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Why This Matters: This project is a continued attack on federally protected lands and provides a false sense of economic security to the region. The mining industry provides little stimulus to the economy of Minnesota, as “mining and natural resources only [made] up about 3 percent of GDP in the state of Minnesota” for 2017, but tourism generates $45 million each year in perpetuity. Moreover, the mining jobs don’t last — the workers and a permanently scarred landscape are commonly left behind when mines close. Just ask the coal miners in so many communities across the U.S.
The “Boundary Waters Canoe Area Wilderness …contains 1.1 million acres of pristine water and unspoiled woodlands… [and] 20 percent of all the freshwater in the entire National Forest System” according to Save the Boundary Waters. But there is a long history of mining companies putting profits before workers. Mining workers have experienced health problems like black lungs, unpaid work, and their mining communities are left behind to suffer when the industry moves.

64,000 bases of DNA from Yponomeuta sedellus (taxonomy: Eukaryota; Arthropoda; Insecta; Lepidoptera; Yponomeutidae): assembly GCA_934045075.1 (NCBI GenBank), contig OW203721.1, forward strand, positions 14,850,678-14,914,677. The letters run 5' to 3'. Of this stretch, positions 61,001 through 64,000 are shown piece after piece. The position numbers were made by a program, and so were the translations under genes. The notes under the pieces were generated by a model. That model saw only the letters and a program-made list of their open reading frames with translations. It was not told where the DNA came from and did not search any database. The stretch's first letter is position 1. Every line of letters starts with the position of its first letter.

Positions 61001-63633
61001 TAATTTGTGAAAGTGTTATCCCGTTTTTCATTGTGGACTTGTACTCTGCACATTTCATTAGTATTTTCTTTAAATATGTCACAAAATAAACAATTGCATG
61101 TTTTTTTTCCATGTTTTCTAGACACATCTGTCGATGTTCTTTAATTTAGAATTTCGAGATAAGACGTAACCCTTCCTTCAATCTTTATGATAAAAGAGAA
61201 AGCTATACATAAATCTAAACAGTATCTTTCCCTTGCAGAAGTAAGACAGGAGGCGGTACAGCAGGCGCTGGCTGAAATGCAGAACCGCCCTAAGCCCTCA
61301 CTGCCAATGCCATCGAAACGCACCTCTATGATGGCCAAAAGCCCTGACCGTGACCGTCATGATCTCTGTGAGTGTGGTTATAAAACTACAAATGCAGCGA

What You Can Do: Click here to send your member of Congress an email to support Rep. McCollum’s effort to block the mine. You can also get updates from the group Save the Boundary Waters by clicking here. And, of course, follow ODP as we continue to shine a light on the mining project.
A recent study published in Conservation Letters found that over 500 dams in planning stages or already constructed are located within protected areas. As Yale E360 reported this week, this study is significant in that it is the first to measure how many dams are being built in protected areas, including in national parks, nature reserves, indigenous areas, and more.
Why This Matters: As the article in Conservation Letters lays out, these protected areas are an “essential tool” in the conservation of freshwater biodiversity.
by Julia Fine, ODP Contributing Writer Torrential rains have flooded “at least a quarter” of Bangladesh, Somini Sengupta and Julfikar Ali Manik reported in the New York Times last week. According to data from the National Disaster Response Coordination Center, 4.7 million people have been affected by this deluge and over 50,000 people have been […]
As the “dog days” of summer are here, so is the threat of toxic algae in lakes and ponds across the U.S., according to reports from news outlets nationwide.The Boston Globe’s David Abel reported on how the 996 small lakes on Cape Cod that had provided a respite from saltwater are now warming so rapidly that they are being “transformed by climate change” that saps their oxygen, makes them dangerous for swimming by humans and pets, and harms wildlife.
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